A recent research paper published by Stanford University asked nearly 400 Americans whether they found their lives to be happy or meaningful, or both. The research found that where happiness is generally associated with being a ‘taker’, focusing on what one gets from others, meaning, on the other hand, comes from being a giver, contributing regularly and offering one’s services.
It’s easy to fall into the trap of thinking that if you fiercely pursue your own self-interests, you will be more successful in climbing the corporate ladder. Our society privileges individualism, and it’s widely held that the most self-serving individuals get ahead. But Adam Grant, professor at the University of Pennsylvania’s Wharton School of Business, argues this is untrue.
Grant’s book ‘Give and Take’, analyzes three types of people in the workplace; takers, matchers, and givers. Takers are always looking to squeeze as much as possible from others, while matchers aim to interact on a level playing field. Givers, by contrast, contribute to others without expecting anything in return.
According to Grant, most of us are matchers, willing to share as much time, resources and knowledge as the other person shares in return. There is a sense that contribution must be even; that things are only fair if everyone does their equal part. Whilst this seems like common sense (it’s the only way to ensure a just system), it also inhibits productivity, and prevents people from realizing their full potential. If like most people you think, “I don’t want to put in more effort than others”, then the logic follows that you aren’t working as hard as you can. You’re letting your perception of other people’s engagement restrict your own ability to flourish. Why not try working by your own yardstick, rather than by other people’s? Imagine what you might achieve.
Takers put themselves first, prioritize their own interests ahead those of the group, and act with a sense of entitlement. This gets them nowhere. By contrast, if you look at the upper echelons of corporate life, it is populated entirely by ‘givers’.
Being a giver cultivates a reputation for altruism and hard work, which wins respect and admiration, creating positive long-term relationships that enable you to reap enormous rewards. If you think putting in more than others will get you nothing in return, you’re not looking at the bigger picture.
You need to be careful to ensure that people think of you as a giver. Grant suggests that “one of the keys to being a successful giver is knowing how people see you.” It’s important to give generously and share credit when you collaborate, but you need people to see you as a giver, otherwise you’ll end up getting trodden on; giving endlessly without recognition. Givers can end up at the top, or the bottom of the pile, depending on how well they manage their image. You need to be identified as a giver, otherwise it’s not a technique of success.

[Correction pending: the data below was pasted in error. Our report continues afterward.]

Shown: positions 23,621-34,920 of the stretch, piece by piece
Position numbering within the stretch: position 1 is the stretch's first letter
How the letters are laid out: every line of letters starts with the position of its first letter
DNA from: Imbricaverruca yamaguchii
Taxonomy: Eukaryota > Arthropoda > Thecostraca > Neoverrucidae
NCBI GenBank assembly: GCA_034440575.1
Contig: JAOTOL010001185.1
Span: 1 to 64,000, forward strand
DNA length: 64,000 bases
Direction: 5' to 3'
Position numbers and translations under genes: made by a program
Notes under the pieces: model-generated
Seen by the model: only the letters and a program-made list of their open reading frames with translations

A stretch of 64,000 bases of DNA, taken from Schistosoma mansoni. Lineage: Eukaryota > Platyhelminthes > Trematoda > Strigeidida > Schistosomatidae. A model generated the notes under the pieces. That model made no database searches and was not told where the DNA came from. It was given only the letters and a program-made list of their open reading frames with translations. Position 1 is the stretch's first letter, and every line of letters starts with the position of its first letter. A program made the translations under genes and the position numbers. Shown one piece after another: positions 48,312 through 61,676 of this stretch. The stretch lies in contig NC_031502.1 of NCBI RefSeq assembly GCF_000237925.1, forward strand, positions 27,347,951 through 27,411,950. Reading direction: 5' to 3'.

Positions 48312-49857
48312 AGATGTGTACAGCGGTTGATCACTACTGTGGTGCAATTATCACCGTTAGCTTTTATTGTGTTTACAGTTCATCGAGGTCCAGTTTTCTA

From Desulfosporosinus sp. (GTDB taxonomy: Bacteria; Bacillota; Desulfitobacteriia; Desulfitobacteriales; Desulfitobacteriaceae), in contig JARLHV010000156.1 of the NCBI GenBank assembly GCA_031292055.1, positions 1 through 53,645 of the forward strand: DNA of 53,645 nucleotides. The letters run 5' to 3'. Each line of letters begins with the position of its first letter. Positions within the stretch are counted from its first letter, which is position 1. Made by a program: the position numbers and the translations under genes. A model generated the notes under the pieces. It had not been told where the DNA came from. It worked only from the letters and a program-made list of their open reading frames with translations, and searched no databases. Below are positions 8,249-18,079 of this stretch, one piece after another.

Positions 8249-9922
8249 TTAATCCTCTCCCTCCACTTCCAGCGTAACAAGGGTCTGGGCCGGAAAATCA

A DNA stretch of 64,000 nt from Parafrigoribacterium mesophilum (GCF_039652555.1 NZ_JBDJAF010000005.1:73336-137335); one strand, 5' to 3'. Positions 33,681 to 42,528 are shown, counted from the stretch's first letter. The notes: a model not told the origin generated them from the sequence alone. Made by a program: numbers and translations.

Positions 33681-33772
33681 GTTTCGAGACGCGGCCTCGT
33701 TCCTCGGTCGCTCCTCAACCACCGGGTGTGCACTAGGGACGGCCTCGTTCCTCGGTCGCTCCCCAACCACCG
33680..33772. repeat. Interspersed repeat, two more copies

Grant argues that giving fosters efficiency on a corporate level, and advocates that companies consciously cultivate giving as a “reciprocity style” across the whole organization by recognizing and rewarding givers, and weeding out takers. He suggests that for companies to identify givers, they must start by helping all workers to realize how their actions affect others. If you already do this, you’re one step ahead.
The power of giving is also explored in The Go-Giver by Bob Burg and John David Mann, which frames active generosity as an effective way to get ahead. Mann argues that acting free from the expectation of reciprocity is a very savvy approach to career development. “Giving—putting the interests of others first, creating space for the other to succeed and flourish—is not just morally righteous, or philosophically nice. As an approach to business, it is highly successful.”
Furthermore, Burg argues that being a giver is tied up with recognising that value is not innate, but rather ascribed through social processes. By being generous, one can affect those social processes, and thereby actively create value. “Price is a dollar figure,” Burg says. “Value is the worth the end-user places on the service or the thing, and it is always in the eye of the beholder. If you can find what the other person finds valuable, you can create an experience that generates a positive feeling.”
This is a great skill. Grant argues that people who give more in the workplace tend to find not only success, but also meaning. Meaning stems from an entirely different form of interaction; giving to others, always seeking to offer your time, resources, and attention. So what is at stake is not only your ability to unlock success, but your capacity to find meaning in your work. Try being a giver; it might just change the way you work.
Photo courtesy of pixabay
Originally published at www.careeba.com